Super Bowl MVP Kurt Warner Talks Moving from Stocking Shelves to NFL Stardom

As a NADA featured speaker, Kurt Warner wants to motivate dealers to reach their goals.

Nancy Dunham, Principal Analyst/Retail

February 4, 2024

4 Min Read
Warner
Quarterback Kurt Warner (#13) of the Arizona Cardinals celebrates after winning the NFC championship game against the Philadelphia Eagles on Jan. 18, 2009.Getty Images

LAS VEGAS – Football fans must wait another week for Super Bowl LVIII here in Las Vegas, but attendees at the NADA Show have a chance to hear from a Super Bowl hero.

Kurt Warner, widely known as one of the top quarterbacks in the NFL, is a featured speaker at NADA. 

“My goal as the featured speaker will be to use my story to encourage the dealers to chase their goals,” Warner tells WardsAuto, adding he will “hopefully share some past experiences to encourage them no matter where they find themselves now.”

Warner has plenty of such experiences to share. Like many young men, he worked hard to make it to the NFL draft but went unselected in 1994. In fact, the Green Bay Packers “undrafted” him.

The release prompted him to take a job stocking shelves at an Iowa supermarket for $5.50 an hour. He also returned to his college, the University of Northern Iowa, to work as a graduate assistant coach.

After successful seasons with the Arena Football League’s Iowa Barnstormers and NFL Europe, the St. Louis Rams signed Warner as a free agent in 1998.

As others have written, Warner’s Cinderella story took off in 1999 when Rams quarterback Trent Green was injured.

Warner was called on to fill the role and became the NFL’s Most Valuable Player (the Rams had a 13-3-0 season) and led the team to its first Super Bowl, where they bested the Tennessee Titans 23-16. Warner was named Super Bowl MVP.

Warner’s football career included more awards, including a second league MVP and two more trips to the Super Bowl. One was with the Rams and the other with the Arizona Cardinals.

Warner retired from football in January 2010, saying he wanted to spend more time with his seven children and wife Brenda Warner, a retired U.S. Marine Corps corporal.

And his passion for family plays a significant role in the cars the Pro Football Hall of Famer drives.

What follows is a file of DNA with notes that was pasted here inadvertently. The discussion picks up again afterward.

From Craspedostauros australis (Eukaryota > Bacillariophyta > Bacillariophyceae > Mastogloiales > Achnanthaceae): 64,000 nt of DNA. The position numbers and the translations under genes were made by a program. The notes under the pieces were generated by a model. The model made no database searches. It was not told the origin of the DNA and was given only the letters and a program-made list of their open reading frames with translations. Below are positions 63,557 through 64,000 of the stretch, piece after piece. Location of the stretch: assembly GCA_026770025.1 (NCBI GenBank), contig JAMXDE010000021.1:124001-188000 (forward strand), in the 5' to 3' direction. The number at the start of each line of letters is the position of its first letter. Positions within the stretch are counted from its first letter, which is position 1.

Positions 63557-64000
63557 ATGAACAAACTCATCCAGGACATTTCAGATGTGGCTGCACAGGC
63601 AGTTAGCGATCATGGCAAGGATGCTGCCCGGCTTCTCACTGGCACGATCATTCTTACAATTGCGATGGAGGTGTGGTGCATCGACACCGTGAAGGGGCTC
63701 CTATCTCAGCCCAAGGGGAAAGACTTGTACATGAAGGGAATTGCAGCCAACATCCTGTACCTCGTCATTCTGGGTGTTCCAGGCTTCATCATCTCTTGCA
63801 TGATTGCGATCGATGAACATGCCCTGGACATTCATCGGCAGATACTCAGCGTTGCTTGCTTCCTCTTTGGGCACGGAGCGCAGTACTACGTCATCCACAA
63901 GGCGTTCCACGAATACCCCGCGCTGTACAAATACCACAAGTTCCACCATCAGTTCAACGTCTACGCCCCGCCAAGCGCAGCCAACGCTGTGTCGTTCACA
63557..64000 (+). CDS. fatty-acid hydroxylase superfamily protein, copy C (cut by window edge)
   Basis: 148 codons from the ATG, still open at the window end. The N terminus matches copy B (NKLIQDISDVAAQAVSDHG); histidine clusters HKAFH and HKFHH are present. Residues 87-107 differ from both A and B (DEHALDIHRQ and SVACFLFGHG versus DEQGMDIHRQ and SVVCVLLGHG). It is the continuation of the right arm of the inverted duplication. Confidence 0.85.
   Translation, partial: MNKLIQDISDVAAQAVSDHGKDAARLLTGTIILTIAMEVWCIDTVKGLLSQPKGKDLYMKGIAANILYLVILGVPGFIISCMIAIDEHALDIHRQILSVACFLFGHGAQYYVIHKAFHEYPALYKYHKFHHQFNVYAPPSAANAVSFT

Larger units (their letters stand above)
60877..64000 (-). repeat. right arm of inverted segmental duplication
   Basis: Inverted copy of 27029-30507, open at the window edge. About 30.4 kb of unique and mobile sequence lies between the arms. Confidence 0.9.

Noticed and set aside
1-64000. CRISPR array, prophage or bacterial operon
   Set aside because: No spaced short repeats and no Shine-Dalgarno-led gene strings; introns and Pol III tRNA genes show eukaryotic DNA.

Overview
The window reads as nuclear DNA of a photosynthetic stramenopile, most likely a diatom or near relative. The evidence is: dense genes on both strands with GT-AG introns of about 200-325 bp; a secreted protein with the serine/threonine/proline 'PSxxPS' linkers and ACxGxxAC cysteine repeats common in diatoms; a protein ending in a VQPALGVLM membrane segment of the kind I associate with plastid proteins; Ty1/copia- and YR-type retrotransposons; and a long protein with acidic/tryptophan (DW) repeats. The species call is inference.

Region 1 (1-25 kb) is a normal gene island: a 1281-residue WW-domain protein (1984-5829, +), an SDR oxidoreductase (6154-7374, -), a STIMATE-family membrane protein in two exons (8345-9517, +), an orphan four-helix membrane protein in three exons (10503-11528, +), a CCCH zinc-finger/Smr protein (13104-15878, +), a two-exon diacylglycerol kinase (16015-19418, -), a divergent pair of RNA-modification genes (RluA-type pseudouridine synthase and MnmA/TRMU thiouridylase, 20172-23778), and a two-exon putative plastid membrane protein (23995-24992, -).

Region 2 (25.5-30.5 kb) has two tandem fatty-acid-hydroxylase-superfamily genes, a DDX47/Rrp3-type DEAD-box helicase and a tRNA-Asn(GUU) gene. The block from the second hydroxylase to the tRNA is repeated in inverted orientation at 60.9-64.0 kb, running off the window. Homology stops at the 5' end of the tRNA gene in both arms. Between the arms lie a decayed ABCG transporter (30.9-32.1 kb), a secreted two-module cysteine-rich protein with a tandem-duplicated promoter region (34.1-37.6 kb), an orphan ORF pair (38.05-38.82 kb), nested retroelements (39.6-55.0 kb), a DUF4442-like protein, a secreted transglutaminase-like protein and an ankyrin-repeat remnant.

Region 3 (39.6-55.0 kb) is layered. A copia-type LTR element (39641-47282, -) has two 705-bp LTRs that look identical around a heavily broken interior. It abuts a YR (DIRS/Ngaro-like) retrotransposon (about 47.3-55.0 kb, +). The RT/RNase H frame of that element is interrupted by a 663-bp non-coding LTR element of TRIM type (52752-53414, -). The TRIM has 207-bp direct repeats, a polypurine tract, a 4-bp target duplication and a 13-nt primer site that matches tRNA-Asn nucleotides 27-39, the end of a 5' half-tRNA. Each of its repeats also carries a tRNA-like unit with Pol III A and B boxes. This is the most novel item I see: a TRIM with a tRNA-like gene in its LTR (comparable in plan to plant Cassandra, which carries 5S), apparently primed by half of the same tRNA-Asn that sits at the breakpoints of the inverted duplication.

He says he’s not wed to any one style or brand of car but wants one that suits his whole family. When his seven kids were young, he drove a minivan.

“I was not seen as the ‘cool’ dad,” he says. “I loved the vehicle because of how easy it was for our family.”

As a self-proclaimed “big guy” with a love for trucks, he was awarded a Ford Expedition in 2000 as part of his Super Bowl MVP honors. Now, he drives a Tesla.

“I am trying to make some moves toward helping the environment, but I also love the way the vehicle handles and how comfortable it is for my family,” he says. 
“So, I guess my answer would be, give me a car, any car, that meets the needs of my family and gets us from point A to point B and that’s my favorite car at the moment!”

As fans know, family is Warner’s focus. He and his spouse Brenda Warner founded Treasure House, a Phoenix, AZ, community living facility for young adults with intellectual and developmental disabilities. Their son Zack suffered a traumatic brain injury when he was four months old.

“He has dealt with challenges his entire life.  He has had many people place limitations on him because of his disabilities, while we on the other hand have had the blessing of seeing all of his abilities,” says Warner. "So, we designed a home for young adults like Zack, and families like ours, so they can chase their passions and dream differently. 

“We have watched Treasure House transform the lives of all of our residents. We have watched them thrive within the community and grow in ways many never thought they could. We are hopeful that there are many more Treasure Houses in our future and many more lives and families to be impacted.”

NADA attendees can expect Warner’s story to motivate them in whatever pursuit they choose or challenges they face.

“I have had lots of ups and downs in my life and chasing my goals in each of those times had unique challenges, so I believe I have lots of practical experience on how to reach the mountain top regardless of your current circumstances,” he says.  “My hope is in sharing with the dealers those experiences (so) they will be encouraged in new ways and re-energized to go out and chase excellence.”

Editors' Note: Warner is scheduled to speak at 9 am Sunday, Feb. 4 at the Main Stage, NADA Show.

 

 

About the Author(s)

Nancy Dunham

Principal Analyst/Retail, WardsAuto

Nancy Dunham became an auto journalist more than twenty years ago. She has worked as an editor and writer for the National Automobile Dealers Association, US News & World Report, CarFax, and various newspapers in Washington, D.C. and Baltimore. Her work also appears in Costco Connections, AARP, the New York Times, Rolling Stone and other publications.

Before specializing in automotive retail journalism, she was a newspaper reporter, magazine editor and publisher.

She lives in Tucson, Arizona, with her three beloved cats.

Contact her at [email protected] or https://www.linkedin.com/in/nancydwrites/.

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